Anthony Braga and Rod K. Brunson.
Fatal and non-fatal shootings have declined in Oakland since the implementation of Ceasefire.
Academic researchers say there's now statistical proof that Oakland's Ceasefire program is working.
Yesterday, a research team led by Anthony Braga of Northeastern University released a new study that attributes a 31.5 percent drop in gun homicides in the city since 2013 to Ceasefire. Furthermore, the researchers measured a 20 percent reduction in shootings in Oakland neighborhoods where the police focused the Ceasefire strategy compared to other parts of the city that did not receive the same treatment.
The research team presented their findings to Oakland's community policing oversight board, which oversees Measure Z revenues, part of which pay for Ceasefire.
Braga said his team's study was designed to control for broader trends such as the overall drop in violent crime across California, population trends within Oakland, and other possible variables that affect crime rates.
"While there are noticeable decreases, there is still much work that can be done," said Rod Brunson of Rutgers University, another member of the evaluation team.
The study is yet another piece of evidence
that OPD's violence reduction strategies are working.
Ceasefire is a strategy that targets a small number of individuals who are identified as being most likely to be perpetrators and victims of gun violence. According to OPD, these are mainly young Black and Latino men living in Oakland's poorest neighborhoods who make up less than 1 percent of the city's population.
This population group experiences a high rate of unemployment and housing and food insecurity, is provided with inadequate educational opportunities, and is harmed by other forms of institutional racism. They are also exposed to violence at an early age and carry a great deal of trauma.
Through Ceasefire, the police conduct "call ins" of these individuals by sitting them down, usually in a church or community center, and communicating the potential consequences — physical harm, death, incarceration — of engaging in street conflicts. In essence, the police offer them a choice: change your ways and survive, or continue on this path and end up in prison or dead.
Braga called it a "focused deterrence strategy."
"It's not about dropping enforcement bombs," he said, using a war metaphor. "It's only as harsh as it needs to be."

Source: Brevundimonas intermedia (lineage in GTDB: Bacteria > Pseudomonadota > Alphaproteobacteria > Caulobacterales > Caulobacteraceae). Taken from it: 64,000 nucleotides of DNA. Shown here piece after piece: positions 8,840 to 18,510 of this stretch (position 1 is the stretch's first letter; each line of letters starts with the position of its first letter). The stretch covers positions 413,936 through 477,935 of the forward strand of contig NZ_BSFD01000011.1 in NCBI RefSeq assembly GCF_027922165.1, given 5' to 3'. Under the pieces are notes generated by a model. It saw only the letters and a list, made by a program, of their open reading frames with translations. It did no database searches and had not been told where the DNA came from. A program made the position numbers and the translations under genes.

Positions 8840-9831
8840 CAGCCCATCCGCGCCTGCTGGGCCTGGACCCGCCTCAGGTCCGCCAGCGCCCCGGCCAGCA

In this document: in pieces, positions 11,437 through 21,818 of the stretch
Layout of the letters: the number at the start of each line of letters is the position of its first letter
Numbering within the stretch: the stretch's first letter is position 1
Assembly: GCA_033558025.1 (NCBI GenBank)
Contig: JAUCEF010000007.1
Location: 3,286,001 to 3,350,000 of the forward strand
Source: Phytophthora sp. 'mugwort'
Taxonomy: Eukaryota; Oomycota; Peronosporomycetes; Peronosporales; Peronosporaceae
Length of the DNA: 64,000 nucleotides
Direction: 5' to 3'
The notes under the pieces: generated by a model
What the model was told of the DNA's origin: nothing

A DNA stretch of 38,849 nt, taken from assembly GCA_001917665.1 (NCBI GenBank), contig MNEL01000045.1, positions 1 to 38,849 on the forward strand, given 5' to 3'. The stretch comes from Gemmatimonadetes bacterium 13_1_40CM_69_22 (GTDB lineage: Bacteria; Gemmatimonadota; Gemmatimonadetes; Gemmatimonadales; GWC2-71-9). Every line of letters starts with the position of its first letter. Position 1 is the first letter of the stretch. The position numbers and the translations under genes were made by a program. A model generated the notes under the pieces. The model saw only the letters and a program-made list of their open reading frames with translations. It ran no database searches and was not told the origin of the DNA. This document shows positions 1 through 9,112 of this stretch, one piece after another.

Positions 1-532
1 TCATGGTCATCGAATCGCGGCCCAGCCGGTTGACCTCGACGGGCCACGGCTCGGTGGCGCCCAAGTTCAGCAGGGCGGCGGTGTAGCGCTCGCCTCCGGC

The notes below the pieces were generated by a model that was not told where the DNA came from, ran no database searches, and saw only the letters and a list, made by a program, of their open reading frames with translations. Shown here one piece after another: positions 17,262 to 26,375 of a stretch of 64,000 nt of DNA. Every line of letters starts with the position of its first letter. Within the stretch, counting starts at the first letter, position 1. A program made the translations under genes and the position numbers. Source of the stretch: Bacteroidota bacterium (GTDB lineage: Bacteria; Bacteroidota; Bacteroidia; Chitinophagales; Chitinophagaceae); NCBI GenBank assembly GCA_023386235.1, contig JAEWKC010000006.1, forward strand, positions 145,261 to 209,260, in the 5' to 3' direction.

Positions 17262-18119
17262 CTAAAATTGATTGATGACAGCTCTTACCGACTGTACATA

Ceasefire in Oakland grew out of community activism. Groups like Oakland Community Organizations advocated for a more focused method of addressing gun violence. Ceasefire was fully implemented in 2013 under Mayor Jean Quan. Measure Z, the city's parcel tax to fund violence reduction strategies both inside and outside the police department, is used to pay for Ceasefire.
The program has not been without criticism. Part of the research project to evaluate Ceasefire includes gathering feedback from the community and individuals who have been subjected to Ceasefire through its call ins.
Among other things, some question Ceasefire's sustainability and ability to reach deeper reductions in violence. The program is a deterrent, but it doesn't address the deeply ingrained social conditions that are highly correlated with violence: poverty, joblessness, environmental racism, lack of funding for education, and racial segregation.
In other words, it offers a choice to people who, in reality, have very little social and economic power with which to actually make meaningful choices.
Some also feel that Ceasefire's net is often spread too wide and that people on the periphery of networks engaged in group violence are "called in" or otherwise potentially criminalized.
Researchers were also told by participants that the call ins are "not always conducted in a respectful manner (e.g., they tend to feel coercive and exploitative), deepening clients' distrust of the police and the overall criminal justice system."
Reygan Cunningham, one of the architects of Oakland's Ceasefire program, said the police have made adjustments based on this feedback. For example, they have changed the locations of call ins and they allow participants to speak to the police about their needs and concerns rather just being lectured at.
Cunningham said the means of contacting participants have also changed. Some expressed concern that multiple police officers have shown up at their homes to ask them to attend a call in. In at least one case, a man's landlord tried to kick him out simply because the police knocked on his family's door. "As a result, we stopped doing that," said Cunningham.
Letitia Henderson Watts, a member of the community policing oversight board, mostly praised Ceasefire and the observed reductions in gun violence measured by the research team. But she asked the department and city officials, "Are we doing enough?"
Henderson Watts, a 1998 graduate of McClymonds High School, said that many of her classmates from 20 years ago were traumatized by the violence they lived through. Some of them didn't survive, including 16-year-old LoEshe Lacy who was shot and killed by a 16-year-old boy who police said fired on Lacy and two of her friends as part of a petty relationship feud.
Henderson Watts made several constructive recommendations to OPD and city staff, including the need for more diversion programs to keep youngsters out of the criminal justice system, if possible.
OPD Captain Ersie Joyner, who heads up Ceasefire for the department, replied that he was the homicide investigator on the LoEshe Lacy case.
"Things are different now," said Joyner at last night's meeting. "We have a strategy that doesn't just focus on taking people to jail."
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